Coronary artery bypass grafting (CABG) in patients with endstage coronary disease (CAD) significantly improves symptoms and prolongs life expectancy. Left ventricular function is also improved in some patients, but not in others. Factors which influence functional recovery of hibernating myocardium after revascularization are at present under investigation.Methods:
From 3/2000 to 8/2002, we analyzed 41 patients with an ejection fraction (EF) of ≤30%, who underwent CABG, prospectively. All patients received low-dose dobutamine echocardiography (DE), dobutamine myocardial scintigraphy with SPECT, dobutamine magnetic resonance tomography (MRI), contrast-enhanced MRI and, when necessary, positron emission tomography (PET). Hibernating myocardium (area of interest) was identified with these diagnostic tools preoperatively and biopsy samples were taken intraoperatively.Results:
All patients received complete coronary revascularization. Early mortality was 2.4%. Three patients died during follow-up. Six months after the operation DE, MRI and SPECT were repeated. EF increased in 23 patients (group I) by at least ≥5%, and in 14 patients (group II) it did not improve. The wall motion score in the area of interest had increased during preoperative DE in group I significantly. The score did not change in group II. In addition the diastolic-systolic wall thickness increase in the area of interest rose >15% during DE in group I preoperatively; the increase was ≤15% in group II. MRI hyperenhancement of the left ventricle was significantly lower in group I compared to group II preoperatively. SPECT showed myocardial viability in the area of interest in all 37 patients. There were no significant differences between group I and II seen in SPECT. When the area of interest was located in the anterior wall the patients more frequently showed ventricular improvement postoperatively than patients with an area of interest located in the inferior, lateral or posterior wall. Light microscopy showed more severe myocardial cell hypertrophy (>19 μm) and less severe destruction of myocardial cell architecture in biopsies of group I compared to group II (myocardial cell hypertrophy ≤17 μm). Electron microscopy showed mitochondrial abnormalities in size and shape, lack of contractile material and large areas containing nonspecified cytoplasm, lipid droplets, and large glycogen-filled regions, but no significant differences between the two groups. Gene expresssion of the pro-apoptotic genes BAK and BAX was lowered compared to expression in ‘normal’ myocardium. The anti-apoptotic gene BCL-XL was significantly more expressed in the ‘area of interest’ of group II patients than in group I patients.Conclusions:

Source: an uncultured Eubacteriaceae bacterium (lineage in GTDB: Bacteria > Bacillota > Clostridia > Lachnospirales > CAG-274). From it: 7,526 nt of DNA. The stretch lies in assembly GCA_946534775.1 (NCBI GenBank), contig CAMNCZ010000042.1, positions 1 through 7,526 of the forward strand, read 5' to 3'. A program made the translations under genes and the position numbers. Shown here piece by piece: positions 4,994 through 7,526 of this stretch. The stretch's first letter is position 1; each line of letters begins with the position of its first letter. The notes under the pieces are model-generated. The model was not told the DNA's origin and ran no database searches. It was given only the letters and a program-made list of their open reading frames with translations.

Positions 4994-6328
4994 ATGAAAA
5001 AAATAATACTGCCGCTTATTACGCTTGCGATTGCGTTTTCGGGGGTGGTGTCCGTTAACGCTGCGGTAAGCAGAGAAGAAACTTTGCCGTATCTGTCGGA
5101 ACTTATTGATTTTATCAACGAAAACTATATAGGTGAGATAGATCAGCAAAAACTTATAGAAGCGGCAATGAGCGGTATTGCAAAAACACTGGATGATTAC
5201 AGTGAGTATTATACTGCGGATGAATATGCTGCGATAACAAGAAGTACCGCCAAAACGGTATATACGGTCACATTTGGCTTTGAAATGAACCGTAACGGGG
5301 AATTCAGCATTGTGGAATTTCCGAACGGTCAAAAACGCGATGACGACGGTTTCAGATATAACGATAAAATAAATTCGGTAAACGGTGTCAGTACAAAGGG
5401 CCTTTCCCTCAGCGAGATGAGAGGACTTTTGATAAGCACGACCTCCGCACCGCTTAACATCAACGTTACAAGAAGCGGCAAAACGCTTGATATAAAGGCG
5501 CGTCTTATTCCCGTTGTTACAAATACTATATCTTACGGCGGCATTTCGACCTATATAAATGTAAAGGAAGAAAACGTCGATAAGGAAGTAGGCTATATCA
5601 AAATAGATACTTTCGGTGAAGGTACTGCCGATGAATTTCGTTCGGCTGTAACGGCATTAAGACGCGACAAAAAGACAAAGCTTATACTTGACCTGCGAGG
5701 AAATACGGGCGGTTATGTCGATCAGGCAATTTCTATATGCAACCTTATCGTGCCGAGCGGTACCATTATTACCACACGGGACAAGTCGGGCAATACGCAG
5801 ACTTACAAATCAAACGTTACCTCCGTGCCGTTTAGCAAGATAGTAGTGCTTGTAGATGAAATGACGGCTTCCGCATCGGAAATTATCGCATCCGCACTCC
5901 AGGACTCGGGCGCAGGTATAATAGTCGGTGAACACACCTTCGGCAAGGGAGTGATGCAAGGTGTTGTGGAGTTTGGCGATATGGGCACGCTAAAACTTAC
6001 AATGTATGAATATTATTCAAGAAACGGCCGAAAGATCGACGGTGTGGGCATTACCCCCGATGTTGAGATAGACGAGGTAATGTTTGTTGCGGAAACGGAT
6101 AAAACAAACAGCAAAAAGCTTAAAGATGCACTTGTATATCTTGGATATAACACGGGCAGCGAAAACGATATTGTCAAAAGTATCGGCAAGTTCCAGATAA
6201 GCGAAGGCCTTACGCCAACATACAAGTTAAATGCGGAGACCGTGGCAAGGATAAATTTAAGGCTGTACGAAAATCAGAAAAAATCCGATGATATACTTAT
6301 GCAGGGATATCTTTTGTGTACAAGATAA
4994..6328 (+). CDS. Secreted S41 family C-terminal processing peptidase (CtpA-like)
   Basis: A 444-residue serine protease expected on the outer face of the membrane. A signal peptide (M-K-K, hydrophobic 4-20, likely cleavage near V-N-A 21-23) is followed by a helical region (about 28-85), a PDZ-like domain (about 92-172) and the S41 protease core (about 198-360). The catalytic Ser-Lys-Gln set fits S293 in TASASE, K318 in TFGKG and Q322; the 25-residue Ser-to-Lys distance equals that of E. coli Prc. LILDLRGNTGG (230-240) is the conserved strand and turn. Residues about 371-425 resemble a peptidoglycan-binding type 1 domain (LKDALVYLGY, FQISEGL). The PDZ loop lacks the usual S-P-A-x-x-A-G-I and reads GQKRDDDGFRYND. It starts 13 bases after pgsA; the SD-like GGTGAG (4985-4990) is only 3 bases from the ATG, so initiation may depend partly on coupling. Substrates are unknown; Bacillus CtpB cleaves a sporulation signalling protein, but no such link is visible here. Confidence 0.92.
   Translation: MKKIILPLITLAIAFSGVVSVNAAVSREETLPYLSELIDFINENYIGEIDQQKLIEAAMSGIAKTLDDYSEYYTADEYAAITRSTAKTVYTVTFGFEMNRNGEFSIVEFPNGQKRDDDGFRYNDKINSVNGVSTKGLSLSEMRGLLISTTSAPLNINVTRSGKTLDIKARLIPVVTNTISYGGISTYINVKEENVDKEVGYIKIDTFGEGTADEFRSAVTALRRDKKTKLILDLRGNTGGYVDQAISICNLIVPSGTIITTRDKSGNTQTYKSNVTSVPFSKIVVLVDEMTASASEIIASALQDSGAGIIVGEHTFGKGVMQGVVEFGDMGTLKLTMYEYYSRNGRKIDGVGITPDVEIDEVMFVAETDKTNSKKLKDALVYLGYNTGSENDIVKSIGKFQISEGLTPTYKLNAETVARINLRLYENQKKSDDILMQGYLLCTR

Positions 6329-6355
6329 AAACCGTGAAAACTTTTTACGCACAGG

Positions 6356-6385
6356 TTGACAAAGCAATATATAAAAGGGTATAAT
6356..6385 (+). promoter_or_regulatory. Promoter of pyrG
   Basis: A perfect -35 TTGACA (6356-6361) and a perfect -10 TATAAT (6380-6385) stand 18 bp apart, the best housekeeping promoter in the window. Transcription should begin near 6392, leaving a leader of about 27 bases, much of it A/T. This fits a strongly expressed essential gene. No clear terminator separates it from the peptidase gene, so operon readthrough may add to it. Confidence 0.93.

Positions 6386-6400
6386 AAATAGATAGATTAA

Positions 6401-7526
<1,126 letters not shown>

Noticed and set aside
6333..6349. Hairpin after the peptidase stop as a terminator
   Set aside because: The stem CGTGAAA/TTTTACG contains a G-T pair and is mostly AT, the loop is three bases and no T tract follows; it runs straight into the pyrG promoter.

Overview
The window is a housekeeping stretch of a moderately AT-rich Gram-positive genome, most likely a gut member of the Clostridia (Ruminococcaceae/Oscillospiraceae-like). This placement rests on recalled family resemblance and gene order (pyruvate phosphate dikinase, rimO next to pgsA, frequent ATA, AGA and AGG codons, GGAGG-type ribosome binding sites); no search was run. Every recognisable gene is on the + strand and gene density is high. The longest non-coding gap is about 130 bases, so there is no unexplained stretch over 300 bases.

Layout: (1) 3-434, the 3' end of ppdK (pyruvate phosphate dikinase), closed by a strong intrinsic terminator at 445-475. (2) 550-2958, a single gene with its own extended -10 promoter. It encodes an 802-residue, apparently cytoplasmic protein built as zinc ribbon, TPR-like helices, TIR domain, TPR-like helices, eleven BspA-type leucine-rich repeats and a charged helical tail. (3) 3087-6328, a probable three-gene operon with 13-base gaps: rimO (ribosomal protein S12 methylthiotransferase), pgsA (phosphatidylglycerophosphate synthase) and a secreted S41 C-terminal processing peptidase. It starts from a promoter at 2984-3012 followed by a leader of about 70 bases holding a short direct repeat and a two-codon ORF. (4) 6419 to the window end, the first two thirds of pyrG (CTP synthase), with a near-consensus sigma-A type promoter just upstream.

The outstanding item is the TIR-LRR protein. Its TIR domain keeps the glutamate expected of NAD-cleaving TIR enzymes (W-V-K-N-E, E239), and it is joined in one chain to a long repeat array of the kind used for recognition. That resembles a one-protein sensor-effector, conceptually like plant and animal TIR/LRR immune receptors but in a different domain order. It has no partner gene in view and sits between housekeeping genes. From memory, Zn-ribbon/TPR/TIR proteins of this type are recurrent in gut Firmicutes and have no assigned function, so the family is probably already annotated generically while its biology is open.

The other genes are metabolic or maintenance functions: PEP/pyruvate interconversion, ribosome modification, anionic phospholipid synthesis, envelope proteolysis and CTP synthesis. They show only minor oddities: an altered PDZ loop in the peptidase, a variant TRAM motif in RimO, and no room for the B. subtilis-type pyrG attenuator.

We conclude that in patients with endstage CAD myocardial recovery after coronary revascularization can be predicted using DE and MRI preoperatively. Myocardial regions without any potential of functional recovery show less adaptation (less pronounced myocardial cell hypertrophy), a more severe degree of myocardial architecture destruction and a higher degree of anti-apoptotic gene expression. We recommend a myocardial biopsy when DE and MRI are not favorable in a patient with end stage coronary artery disease referred to us with the option of heart transplantation or coronary bypass.